As we all ring in the new year together, some people make resolutions to better themselves and their health. If you resolved to quit weed because you think it’ll make you healthier, you might not be on the right track.
Not only are there healthy alternatives to smoking weed, but there are also health benefits from consuming cannabis. To learn more and understand if quitting is the right choice for your life, read this article on the right and wrong reasons to quit weed.
Alternatives to Smoking
If you’re stepping away from weed because of its effects on your lungs, you don’t have to! The cannabis community has found, so many innovative ways to consume marijuana that doesn’t require you to inhale it.
Cannabis’ Effect on Lung Health
Let’s first discuss how marijuana smoke impacts your lungs.
Those quitting for lung health reasons aren’t incorrect in their assumptions the smoke damages your lungs. But, there isn’t a plethora of research the way there is on tobacco smoke, which is definitely worse.
Some experts believe inhaling cannabis smoke can lead to bronchitis and weaken your lung’s first line of defense against disease and harm. But other studies have found evidence inhaling marijuana can improve lung function by increasing lung capacity.
Improved lung function was found in occasional smokers, that consumed cannabis less than five times a month. Heavy users, those that smoke every day, were the ones that exemplified the adverse effects on lung health.
Other Methods of Consumption
Luckily, quitting smoking doesn’t necessarily equal quitting weed.
If smoking is why you quit, consider switching your cannabis habits to include one or more of the options listed above.
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Health Benefits of Cannabis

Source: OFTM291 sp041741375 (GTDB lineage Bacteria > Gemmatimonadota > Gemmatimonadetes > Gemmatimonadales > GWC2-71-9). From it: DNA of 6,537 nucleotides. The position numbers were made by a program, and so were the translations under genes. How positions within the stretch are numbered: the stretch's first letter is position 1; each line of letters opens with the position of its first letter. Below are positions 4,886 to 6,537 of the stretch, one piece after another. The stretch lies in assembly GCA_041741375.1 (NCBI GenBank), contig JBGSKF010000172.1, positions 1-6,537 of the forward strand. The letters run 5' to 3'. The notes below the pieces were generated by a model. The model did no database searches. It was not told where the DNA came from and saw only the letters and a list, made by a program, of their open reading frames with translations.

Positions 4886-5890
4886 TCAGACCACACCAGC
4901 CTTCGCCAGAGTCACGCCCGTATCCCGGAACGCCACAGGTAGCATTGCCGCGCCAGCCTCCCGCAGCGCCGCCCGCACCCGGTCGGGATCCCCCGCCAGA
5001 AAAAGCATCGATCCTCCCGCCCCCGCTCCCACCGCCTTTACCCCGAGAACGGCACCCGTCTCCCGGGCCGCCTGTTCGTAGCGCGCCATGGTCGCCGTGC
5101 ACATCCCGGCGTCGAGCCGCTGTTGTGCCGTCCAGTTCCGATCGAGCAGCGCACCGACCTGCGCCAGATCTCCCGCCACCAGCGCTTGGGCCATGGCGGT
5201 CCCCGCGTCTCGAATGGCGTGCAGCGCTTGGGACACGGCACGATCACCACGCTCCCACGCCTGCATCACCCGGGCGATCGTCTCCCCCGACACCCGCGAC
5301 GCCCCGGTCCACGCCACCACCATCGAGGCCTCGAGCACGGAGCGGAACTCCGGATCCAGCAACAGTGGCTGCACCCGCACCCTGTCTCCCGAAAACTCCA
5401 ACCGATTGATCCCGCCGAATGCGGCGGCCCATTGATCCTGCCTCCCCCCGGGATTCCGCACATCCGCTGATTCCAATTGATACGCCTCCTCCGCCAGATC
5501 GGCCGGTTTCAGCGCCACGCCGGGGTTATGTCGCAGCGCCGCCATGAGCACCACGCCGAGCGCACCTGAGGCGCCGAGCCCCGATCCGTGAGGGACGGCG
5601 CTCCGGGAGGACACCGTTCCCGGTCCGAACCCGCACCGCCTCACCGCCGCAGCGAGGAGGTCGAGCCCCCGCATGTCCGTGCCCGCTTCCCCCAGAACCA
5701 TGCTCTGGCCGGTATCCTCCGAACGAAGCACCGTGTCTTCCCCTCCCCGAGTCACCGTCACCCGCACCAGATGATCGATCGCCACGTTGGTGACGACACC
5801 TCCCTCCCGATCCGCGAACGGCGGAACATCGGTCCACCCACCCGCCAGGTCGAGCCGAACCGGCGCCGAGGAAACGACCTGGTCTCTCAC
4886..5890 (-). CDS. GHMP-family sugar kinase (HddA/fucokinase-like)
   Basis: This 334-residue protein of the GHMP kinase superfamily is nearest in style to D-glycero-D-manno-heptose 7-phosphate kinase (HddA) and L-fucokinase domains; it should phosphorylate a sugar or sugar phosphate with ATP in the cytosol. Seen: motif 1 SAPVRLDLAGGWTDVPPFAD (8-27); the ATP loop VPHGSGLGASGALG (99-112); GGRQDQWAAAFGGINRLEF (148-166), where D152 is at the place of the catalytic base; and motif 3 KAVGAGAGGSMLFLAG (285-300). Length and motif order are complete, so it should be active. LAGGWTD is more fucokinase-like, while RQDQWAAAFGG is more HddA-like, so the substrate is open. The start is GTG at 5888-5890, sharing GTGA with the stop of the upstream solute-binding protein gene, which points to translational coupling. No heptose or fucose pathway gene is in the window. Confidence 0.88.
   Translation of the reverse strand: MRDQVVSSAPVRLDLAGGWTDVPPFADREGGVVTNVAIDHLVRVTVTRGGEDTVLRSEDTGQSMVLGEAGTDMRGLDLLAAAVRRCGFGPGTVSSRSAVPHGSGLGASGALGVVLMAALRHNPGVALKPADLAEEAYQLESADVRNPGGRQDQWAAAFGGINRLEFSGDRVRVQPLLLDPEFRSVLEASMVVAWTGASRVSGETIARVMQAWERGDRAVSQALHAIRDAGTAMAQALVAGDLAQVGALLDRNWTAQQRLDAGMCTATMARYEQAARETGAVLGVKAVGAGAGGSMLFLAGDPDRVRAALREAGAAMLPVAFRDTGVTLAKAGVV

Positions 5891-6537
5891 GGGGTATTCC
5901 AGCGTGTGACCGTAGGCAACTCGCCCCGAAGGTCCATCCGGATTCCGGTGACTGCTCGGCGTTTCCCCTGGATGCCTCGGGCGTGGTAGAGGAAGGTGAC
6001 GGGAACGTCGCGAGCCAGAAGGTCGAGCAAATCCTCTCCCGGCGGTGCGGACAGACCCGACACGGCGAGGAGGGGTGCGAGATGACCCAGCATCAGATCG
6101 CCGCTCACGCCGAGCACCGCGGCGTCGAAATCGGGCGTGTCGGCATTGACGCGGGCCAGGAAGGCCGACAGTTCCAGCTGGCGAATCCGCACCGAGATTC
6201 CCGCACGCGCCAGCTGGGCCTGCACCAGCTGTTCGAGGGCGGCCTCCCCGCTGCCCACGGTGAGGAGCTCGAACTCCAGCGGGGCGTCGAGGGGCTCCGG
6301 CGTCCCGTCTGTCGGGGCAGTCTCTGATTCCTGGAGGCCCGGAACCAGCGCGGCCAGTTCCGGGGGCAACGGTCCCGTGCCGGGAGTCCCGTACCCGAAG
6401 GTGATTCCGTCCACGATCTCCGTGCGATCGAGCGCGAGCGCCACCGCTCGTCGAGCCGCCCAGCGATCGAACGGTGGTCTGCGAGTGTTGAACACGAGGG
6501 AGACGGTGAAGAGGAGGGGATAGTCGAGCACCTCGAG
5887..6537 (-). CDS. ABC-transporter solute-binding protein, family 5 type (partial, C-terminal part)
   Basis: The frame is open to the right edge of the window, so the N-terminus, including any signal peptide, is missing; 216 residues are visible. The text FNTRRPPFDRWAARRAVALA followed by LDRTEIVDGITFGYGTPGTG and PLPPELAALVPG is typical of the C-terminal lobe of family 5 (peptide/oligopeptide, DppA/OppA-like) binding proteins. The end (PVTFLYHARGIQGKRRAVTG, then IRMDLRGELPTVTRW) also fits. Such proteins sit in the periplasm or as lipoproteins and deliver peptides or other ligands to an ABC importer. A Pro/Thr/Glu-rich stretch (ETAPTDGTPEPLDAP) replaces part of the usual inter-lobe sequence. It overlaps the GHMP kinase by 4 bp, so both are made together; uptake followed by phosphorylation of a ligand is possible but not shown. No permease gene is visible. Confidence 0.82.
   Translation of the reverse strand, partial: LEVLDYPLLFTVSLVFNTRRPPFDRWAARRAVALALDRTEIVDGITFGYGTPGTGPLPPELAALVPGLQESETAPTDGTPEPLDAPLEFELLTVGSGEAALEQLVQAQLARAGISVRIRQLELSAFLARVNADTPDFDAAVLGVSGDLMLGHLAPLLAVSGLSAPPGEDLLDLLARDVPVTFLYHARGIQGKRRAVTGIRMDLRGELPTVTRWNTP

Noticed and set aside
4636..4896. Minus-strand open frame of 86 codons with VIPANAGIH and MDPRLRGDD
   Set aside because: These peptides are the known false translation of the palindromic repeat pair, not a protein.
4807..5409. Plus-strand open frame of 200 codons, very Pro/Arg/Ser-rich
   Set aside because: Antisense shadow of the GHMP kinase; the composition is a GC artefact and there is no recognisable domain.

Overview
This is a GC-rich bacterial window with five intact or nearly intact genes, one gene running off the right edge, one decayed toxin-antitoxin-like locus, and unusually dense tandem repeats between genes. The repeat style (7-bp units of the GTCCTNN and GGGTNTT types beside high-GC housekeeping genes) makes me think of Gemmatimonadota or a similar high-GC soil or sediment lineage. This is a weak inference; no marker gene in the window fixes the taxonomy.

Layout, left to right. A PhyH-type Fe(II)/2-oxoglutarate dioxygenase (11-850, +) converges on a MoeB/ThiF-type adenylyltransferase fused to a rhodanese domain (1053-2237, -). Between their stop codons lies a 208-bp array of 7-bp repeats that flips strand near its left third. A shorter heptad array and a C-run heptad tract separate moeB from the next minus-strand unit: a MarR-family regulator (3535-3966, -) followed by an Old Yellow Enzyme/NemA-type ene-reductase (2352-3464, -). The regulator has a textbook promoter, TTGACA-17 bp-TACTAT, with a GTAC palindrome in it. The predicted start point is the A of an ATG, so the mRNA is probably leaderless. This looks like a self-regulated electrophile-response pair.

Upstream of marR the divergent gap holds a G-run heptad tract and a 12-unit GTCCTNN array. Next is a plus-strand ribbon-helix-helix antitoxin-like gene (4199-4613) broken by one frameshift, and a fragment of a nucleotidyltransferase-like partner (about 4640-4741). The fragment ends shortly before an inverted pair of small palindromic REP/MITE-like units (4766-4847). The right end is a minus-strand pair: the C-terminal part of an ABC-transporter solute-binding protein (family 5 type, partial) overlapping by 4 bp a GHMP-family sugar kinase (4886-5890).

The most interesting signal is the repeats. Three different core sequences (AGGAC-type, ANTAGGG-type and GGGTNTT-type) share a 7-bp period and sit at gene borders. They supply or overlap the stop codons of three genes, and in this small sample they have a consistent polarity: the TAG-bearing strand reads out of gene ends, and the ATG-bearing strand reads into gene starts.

Using cannabis has health benefits both physical and mental that can provide peace and comfort to many people suffering from a wide array of conditions.
Improves Mental Health
Mental health conditions like anxiety, depression, PTSD, Alzheimer’s, ADD, ADHD, and autism can be helped through cannabis use. And many more mental health conditions could be lessened through cannabis.
Marijuana users often note the relaxing, euphoric, and positive state that marijuana puts them in, so it isn’t too surprising weed can help those with mental struggles. One of the most promising uses of weed is to treat PTSD. After using cannabis for one year, many diagnosed with PTSD reported a massive decrease and symptoms.
Many PTSD patients that regularly took up weed no longer met the criteria for a PTSD diagnosis because of the relief the cannabis use brought.
More than 41 million American adults suffer from anxiety, and more than 17 million suffer from depression. As more people fall victim to these mental conditions that can be debilitating, more turn to the positive, light-hearted effects cannabis can have on their mental state.
Many people that suffer from mental illnesses naturally gravitate toward marijuana without fully understanding the way it can help their mental state.
Relieves Chronic Pain